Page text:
Thursday, March 10, 2011

Writer-Blogger Thursdays

Okay, so first things first:

As I've already thanked and linked my awarders, I have to say seven things about myself and award other bloggers.  So, without further ado:

1. I'm an only child.  Either because of or as a result of this, I learned to make friends with adults than with people my own age.  It's something I'm still learning how to do.  If you consider yourself a good friend of mine, it's very likely you have at least five years on me.

2. I still like Avril Lavigne.

3. I'm messy, in both a figurative and literal sense.

4.  I am the queen of one-woman dance parties.

5. I have an obsessive habit of pacing that began when I was about eleven.  I try to channel it in a healthy way by walking on the track.  Somehow circles soothe me.

6. I do not know how to drive.  (I'm from a large city where cars are a waste of time and money.  Not my fault.)

7. I'm on a lifelong quest to find the perfect slice of pizza.  If you know any pizza places that are any good where you are, let me know.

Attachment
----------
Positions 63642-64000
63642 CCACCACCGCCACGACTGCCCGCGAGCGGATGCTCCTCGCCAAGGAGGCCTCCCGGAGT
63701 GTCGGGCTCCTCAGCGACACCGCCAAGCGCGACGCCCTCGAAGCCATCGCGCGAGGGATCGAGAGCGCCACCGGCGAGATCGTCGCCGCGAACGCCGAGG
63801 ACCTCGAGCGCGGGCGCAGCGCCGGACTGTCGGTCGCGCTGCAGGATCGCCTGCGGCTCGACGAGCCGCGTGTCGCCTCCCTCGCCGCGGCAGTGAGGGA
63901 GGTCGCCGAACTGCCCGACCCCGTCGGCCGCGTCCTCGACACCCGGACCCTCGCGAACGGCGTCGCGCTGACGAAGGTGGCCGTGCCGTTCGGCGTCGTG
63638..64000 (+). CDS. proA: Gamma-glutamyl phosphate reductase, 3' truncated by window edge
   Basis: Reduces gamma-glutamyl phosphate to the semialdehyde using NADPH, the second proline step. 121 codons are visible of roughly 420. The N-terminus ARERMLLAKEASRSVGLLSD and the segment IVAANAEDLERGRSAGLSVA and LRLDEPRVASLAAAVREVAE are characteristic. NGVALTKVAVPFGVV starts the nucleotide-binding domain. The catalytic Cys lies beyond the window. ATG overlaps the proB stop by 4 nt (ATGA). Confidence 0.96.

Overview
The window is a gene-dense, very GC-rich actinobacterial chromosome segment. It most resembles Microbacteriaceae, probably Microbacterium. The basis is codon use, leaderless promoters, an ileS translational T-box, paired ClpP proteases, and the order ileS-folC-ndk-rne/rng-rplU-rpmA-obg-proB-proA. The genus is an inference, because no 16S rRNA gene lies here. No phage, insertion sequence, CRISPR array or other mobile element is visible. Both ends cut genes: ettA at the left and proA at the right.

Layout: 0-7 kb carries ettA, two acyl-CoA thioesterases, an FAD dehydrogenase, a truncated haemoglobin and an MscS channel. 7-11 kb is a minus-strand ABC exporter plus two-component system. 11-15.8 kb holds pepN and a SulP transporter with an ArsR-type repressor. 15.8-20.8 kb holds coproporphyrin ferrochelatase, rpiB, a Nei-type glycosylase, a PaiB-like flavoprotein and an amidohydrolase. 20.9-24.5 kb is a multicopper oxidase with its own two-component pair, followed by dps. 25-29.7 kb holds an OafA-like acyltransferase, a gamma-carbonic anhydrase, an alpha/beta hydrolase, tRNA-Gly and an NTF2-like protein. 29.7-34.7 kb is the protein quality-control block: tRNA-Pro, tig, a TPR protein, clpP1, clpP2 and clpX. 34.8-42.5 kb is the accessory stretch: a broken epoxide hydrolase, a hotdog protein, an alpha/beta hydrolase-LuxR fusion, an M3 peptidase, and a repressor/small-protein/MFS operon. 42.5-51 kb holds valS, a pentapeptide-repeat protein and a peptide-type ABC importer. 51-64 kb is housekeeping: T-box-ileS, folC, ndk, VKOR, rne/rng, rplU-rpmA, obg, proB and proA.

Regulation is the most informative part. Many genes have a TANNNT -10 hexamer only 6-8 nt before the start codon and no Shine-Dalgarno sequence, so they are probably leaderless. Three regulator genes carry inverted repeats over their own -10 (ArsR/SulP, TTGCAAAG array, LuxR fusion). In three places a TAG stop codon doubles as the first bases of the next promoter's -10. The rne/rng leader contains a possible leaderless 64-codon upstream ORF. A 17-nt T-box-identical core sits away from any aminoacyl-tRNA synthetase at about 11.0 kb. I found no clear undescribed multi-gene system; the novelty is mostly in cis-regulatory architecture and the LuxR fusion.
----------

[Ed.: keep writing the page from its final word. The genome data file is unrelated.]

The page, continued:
Ten Bloggers who are Stylish:
Missing Link in Writing
The Serial Killer Files
Surrounded by Books
Cacy Duncan
An Alleged Author
iggi and gabbi
Mia Hayson
Nothing Cannot Happen Today
The Blogger Formerly Known As
My First Book

Secondly:  Writing Stuff.
So I mentioned before I'm working on a longer piece of fiction.  Last weekend I had a bit of a breakthrough.  I wrote an opening that felt different that anything I've written before.  It felt alive.  Charged.  I gave it to my mom to read, and instead of her usual, "I love to see you writing!" reaction (which she always does, no matter how awful or angst-filled), she wrote back she had to take a nap after she read it and that I had her attention from the start.  My mom has a way of being objective with both criticism and praise, and I trust her judgement when I ask her advice.  I also knew in my gut that I was onto something.  Something good.

What changed?

Stakes.  I raised them.

A lot.

Like, we're talking T-Bone.

I think my initial premise was interesting, but I was missing motivation in too many places.  I kept running into a wall--why would my protagonist choose to investigate the roots of his deceased father?  Closure?  I guess...but closure's really subjective.

I'm writing a piece about a dysfunctional family, and I placed the dead father in the center of it, which didn't really work. I then wrote a character sketch of the sister in relation to the father, which I liked better.

And then it hit me.

Put the protagonist in the center.


After that, the stakes kind of raised themselves.

And now ENTIRE direction of my novel has changed. Roughly 6,000 words are going to be cut; I'm starting over.

But it wasn't a waste of time.  If I hadn't written those 6,000 words, I probably never would have hit this sudden point of clarity.